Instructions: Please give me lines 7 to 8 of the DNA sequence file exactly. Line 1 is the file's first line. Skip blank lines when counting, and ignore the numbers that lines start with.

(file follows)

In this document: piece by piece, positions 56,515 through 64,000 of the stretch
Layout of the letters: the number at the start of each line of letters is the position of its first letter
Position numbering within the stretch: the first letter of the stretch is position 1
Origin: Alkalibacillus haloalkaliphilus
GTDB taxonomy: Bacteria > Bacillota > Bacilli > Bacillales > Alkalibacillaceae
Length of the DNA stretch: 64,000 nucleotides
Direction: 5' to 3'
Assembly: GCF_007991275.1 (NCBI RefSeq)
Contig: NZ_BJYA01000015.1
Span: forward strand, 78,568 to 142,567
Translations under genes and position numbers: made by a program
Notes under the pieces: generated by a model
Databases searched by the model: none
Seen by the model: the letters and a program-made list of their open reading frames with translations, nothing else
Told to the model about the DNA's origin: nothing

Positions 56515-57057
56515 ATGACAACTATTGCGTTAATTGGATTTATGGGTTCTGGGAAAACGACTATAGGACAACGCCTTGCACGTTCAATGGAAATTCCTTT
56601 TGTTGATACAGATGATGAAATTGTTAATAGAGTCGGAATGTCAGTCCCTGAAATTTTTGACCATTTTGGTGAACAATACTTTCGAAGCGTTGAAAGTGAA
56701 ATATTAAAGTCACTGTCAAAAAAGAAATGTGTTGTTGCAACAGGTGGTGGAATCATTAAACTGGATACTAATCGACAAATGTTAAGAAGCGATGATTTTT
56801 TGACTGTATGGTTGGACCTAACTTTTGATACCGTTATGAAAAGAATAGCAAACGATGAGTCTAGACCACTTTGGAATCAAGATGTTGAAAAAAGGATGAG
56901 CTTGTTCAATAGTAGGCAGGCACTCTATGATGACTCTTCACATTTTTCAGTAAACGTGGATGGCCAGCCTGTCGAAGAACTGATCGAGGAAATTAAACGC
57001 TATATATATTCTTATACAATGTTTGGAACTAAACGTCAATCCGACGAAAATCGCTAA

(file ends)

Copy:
Direction: 5' to 3'
Assembly: GCF_007991275.1 (NCBI RefSeq)